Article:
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Is the email from dellteam.com genuine/authorized?

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I received an email regarding Dell Laptop Warranty Extension from this domain @dellteam.com. The details show that it is mailed and signed by dellteam.com. The email asks to reply with the Service tag of system and Contact Number. I don't know if it is genuine email from Dell or it is a fake/spam email?

Please reply.

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ejn63
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RE: Is the email from dellteam.com genuine/authorized?

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It's almost certainly fake -- if it were from Dell, they'd have the service tag.

If you want an extended warranty, call Dell for a quote on one.  However, note that buying an extended warranty on a system you already have is rarely a good value for the dollar - what costs $100 or so at purchase will cost you 3-4 times that as an extension.  You're essentially paying in advance for a major repair - you're better off banking the funds if a repair is needed.

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RE: Is the email from dellteam.com genuine/authorized?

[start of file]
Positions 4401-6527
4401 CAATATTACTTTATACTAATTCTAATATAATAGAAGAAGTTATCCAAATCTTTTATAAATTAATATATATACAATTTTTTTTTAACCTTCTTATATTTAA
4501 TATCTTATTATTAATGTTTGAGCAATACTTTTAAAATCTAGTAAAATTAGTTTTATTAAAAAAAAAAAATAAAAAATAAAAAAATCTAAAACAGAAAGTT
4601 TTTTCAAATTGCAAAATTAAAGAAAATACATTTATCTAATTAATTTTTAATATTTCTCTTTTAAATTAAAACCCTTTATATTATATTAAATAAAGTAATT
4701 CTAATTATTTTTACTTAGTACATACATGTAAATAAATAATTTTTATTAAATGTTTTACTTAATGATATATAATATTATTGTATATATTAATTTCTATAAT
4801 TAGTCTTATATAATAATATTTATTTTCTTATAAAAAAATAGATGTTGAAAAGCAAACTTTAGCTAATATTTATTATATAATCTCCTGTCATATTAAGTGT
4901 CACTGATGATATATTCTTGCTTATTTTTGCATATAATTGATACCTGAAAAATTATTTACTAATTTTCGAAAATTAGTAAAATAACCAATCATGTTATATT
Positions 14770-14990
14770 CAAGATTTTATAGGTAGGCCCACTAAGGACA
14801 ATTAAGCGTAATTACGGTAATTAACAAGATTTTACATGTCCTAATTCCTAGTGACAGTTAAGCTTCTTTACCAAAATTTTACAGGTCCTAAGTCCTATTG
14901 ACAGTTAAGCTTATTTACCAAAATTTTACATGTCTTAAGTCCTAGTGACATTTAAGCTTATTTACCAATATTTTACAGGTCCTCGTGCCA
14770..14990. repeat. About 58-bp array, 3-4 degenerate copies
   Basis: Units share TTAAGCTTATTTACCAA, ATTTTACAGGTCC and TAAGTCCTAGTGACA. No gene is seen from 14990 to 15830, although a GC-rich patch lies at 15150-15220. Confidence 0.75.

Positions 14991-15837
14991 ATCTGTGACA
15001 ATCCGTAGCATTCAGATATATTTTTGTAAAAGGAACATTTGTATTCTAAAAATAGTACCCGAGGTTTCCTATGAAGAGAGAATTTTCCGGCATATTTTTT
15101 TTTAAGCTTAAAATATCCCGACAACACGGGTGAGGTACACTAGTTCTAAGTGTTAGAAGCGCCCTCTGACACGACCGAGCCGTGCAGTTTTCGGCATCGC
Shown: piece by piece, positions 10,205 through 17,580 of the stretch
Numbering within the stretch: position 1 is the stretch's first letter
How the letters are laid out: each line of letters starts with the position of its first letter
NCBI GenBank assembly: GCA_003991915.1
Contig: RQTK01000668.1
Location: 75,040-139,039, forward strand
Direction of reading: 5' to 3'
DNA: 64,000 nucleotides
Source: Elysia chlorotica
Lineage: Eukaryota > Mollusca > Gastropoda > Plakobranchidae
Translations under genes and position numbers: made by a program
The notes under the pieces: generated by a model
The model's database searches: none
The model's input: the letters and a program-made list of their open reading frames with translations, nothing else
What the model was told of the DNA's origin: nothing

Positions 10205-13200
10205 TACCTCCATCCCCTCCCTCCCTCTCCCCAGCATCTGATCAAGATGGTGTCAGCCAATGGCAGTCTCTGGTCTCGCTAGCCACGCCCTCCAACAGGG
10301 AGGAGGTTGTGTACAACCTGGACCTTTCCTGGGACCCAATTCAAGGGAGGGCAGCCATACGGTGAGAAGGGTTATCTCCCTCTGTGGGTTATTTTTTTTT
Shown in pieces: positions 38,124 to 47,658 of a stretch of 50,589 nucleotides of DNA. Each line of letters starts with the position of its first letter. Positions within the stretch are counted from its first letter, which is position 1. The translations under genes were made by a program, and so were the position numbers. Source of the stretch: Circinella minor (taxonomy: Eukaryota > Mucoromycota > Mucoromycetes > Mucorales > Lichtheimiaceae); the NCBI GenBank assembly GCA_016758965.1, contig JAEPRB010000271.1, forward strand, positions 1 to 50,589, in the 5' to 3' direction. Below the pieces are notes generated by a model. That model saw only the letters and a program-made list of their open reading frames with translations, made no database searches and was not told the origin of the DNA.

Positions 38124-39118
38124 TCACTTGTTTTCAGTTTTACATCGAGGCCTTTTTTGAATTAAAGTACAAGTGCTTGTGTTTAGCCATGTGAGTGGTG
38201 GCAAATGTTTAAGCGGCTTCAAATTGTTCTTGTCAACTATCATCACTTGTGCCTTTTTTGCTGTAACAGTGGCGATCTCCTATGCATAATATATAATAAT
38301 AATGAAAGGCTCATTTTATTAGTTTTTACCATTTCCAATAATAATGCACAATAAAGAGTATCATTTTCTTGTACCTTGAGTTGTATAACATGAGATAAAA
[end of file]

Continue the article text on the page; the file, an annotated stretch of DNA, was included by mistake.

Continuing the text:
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DellTeam.com is CERTAINLY a Dell e-mail domain.

Not fake. 

Anytime you call Dell support, they identify your computer by asking for your Service Tag (serial number) or Express Service Code.  So, that's normal. 

If you every want to find out who owns a domain, it's really quite easy --

If you do a WHOIS lookup for dellteam.com you will see:

Registrant Contact Information:
Name
Dell Domain Administrative Contact
Organization
Address
1 Dell Way
Address
RR1-33
City
Round Rock
State / Province
Texas
Postal Code
78682
Country
US
Phone
+1.5127283500
Fax
+1.5122833369
Email
Sometimes, however, a domain owner will deliberately make their information private for purposes of  anonymity.  However, that was not done in this case (and generally is not done by large and legit companies) and it's EVIDENT (you can do a WHOIS lookup yourself)  that Dell owns this domain. 
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ejn63
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RE: Is the email from dellteam.com genuine/authorized?

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You're assuming the email was legitimate, and not forged/spoofed.

ANY request for a service tag OTHER than from a call or email YOU initiated, is suspect.  There are way too many phishing scams these days to trust any unsolicited request for information - whatever the whois lookup tells you.  

Most people can't or won't parse headers on email to locate forgeries -- so the best strategy:  delete all unsolicited requests for information.

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